On September 21, 1938, New England was hit by a Category 3 hurricane. Many names were given to the storm including the Great New England Hurricane, Yankee Clipper, Great Hurricane of 1938, and Long Island Express. However, it was mainly known as the New England Hurricane of 1938. Not since 1869 had this region experienced such a violent hurricane. This specific one was first recorded off west of Cape Verde (near the western coast of Africa) on September 9, 1938. As it moved its way across the Atlantic, the hurricane gained momentum, reaching Category 5 before reaching the New England states as a Category 3.
When the hurricane made landfall in New England, it did so at high tide – coastal areas saw the shoreline rise from 14 feet all the way up to 25 feet (New London, Connecticut to Cape Cod, Massachusetts). Because the storm hit when it did, damages were increased as entire communities were swept out to sea. Downed wires ignited fires that were difficult to put out since debris covered the roads.
The Blue Hill Observatory in Massachusetts observed the storm’s highest sustained wind speed of 121 mph with wind gusts measuring in at 186 mph. Death totals have ranged from over 500 to nearly 900 while around 63,000 were homeless as a result of the hurricane. The National Weather Service also estimate that approximately 3,300 boats, 8,900 buildings and homes and around 2 billion trees were destroyed or lost. At the time, property losses exceeded $300 million ($4.7 billion in today’s money).
In the days and weeks that followed, the government’s Works Progress Administration (WPA) was tasked with cleanup and searching for survivors. Since the country was still suffering through the Great Depression, the WPA employed thousands of unemployed men to New England to help look for survivors and clean up the debris and destroyed buildings.
One of the thousands affect by the New England Hurricane of 1938 was famed actress Katharine Hepburn. Her family owned a summer home in the Fenwick borough of Old Saybrook, Connecticut. The actress loved the summer home and spent much of her off time there in relative privacy. The family had no idea that a hurricane was brewing off the coast and spent their day as they usually would – outdoors. They also had extended family over and enjoyed a festive get together. Luckily, most of the family left before the storm made landfall. Hepburn, her mother, and (according to some sources) her brother Dick along with a maid were left at the home.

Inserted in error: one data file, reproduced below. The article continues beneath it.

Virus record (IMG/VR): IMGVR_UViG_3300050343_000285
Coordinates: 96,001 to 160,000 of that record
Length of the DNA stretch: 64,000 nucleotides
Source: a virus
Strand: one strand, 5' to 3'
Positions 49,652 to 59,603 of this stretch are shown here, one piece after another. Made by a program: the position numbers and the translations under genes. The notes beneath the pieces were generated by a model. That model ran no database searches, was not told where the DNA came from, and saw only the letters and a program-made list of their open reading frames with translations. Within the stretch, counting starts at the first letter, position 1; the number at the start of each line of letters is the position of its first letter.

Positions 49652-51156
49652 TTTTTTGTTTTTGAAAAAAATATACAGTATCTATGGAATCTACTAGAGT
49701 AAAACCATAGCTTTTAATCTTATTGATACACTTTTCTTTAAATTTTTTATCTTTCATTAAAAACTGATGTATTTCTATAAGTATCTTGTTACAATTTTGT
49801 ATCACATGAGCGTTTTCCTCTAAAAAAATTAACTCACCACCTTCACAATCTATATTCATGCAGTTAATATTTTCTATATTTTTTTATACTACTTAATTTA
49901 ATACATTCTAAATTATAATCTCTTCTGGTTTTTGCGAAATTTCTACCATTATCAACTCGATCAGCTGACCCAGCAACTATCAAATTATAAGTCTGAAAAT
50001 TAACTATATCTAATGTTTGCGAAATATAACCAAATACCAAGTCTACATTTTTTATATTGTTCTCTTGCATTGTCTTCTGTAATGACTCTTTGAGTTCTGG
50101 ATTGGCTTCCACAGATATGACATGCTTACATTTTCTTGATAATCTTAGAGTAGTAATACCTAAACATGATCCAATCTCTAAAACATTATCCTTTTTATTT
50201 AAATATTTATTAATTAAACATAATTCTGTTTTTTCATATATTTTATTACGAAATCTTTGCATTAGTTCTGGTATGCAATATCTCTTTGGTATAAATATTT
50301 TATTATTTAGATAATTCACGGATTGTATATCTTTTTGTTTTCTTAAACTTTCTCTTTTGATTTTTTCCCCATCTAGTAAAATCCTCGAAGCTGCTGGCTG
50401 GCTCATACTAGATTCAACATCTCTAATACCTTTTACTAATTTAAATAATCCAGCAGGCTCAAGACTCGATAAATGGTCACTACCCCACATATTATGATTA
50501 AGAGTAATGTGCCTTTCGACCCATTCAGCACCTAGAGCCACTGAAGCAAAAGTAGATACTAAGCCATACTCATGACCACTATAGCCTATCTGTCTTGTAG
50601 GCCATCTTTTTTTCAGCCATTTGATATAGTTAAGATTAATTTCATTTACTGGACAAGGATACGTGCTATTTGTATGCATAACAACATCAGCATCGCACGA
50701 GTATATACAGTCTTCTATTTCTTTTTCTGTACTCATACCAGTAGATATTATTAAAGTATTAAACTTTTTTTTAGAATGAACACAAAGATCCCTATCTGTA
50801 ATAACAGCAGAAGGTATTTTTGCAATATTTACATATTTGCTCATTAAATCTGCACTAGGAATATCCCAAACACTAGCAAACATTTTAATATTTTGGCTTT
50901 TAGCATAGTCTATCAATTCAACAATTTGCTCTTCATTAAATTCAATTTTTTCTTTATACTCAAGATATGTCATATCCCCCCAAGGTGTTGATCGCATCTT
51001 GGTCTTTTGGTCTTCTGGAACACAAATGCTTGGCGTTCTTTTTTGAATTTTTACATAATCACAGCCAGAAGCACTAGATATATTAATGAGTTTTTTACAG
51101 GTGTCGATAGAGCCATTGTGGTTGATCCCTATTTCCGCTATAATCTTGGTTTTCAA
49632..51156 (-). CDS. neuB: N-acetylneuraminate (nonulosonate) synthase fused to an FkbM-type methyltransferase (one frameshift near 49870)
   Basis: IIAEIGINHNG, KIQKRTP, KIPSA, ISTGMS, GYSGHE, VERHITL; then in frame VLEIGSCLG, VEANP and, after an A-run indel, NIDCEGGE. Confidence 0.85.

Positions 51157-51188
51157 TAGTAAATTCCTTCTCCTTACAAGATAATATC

Soon the wind picked up as branches littered the ground and the shoreline inched closer and closer. Once the shingles started ripping off the roof, Hepburn realized it was more than just a September storm. She, along with her family and their maid, escaped house through the dining room window and into standing water. They reached higher ground just in time to see the summer home being swept down the coast and coming to a rest around a third a mile away (it would later be completely destroyed by the storm). Hepburn knew her father, who was not there at the time, would be worried so she left her family and fought the wind to reach the town’s main street. She later recalled:
My God, it was something devastating – and unreal – like the beginning of the world – or the end of it – and I slogged and sloshed, crawled through ditches and hung on to keep going somehow – got drenched and bruised and scratched – completely bedraggled – finally got to where there was a working phone and called Dad. The minute he heard my voice he said, ‘How’s your mother?’ – And I said – I mean shouted – the storm was screaming so – ‘She’s all right. All right, Dad! But listen, the house – it’s gone – blown away into the sea!” And he said, ‘I don’t suppose you had brains enough to throw a match into it before it went, did you? It’s insured against fire, but not against blowing away! – and how are you?’
The next day, Hepburn and her family went back to the last place they saw their home and began searching for whatever possessions remained. Dick found his typewriter and folder of documents – the typewriter reportedly still worked and the folders of documents were completely dry. Additionally, she and her brother found their mother’s entire tea service and 85 pieces of silver flatware. Hepburn later wrote in her autobiography that she lost 95 percent of her personal belongings including her 1932 Best Actress Academy Award, which was later found intact. After the hurricane destroyed the summer home, Hepburn quickly built a new home on the waterfront. She lived there until her death in 2003.
The following video was created by the WPA to show the cleanup efforts after the New England Hurricane of 1938:
Hepburn, Katharine. Me: Stories of My Life. New York: Knopf, 1991.
Edwards, Anne. Katharine Hepburn: A Remarkable Woman. New York: St. Martin’s Press, 2000.
Zielinski, Sarah. “The Great New England Hurricane of 1938.” Smithsonian (August 25, 2011).
Steadman, Jennifer. “Katharine Hepburn, Fenwick and the Hurricane of 1938.” WNPR (June 27, 2014).
“The Hurricane of ’38.” PBS.
“The Great New England Hurricane of 1938.” The National Weather Service.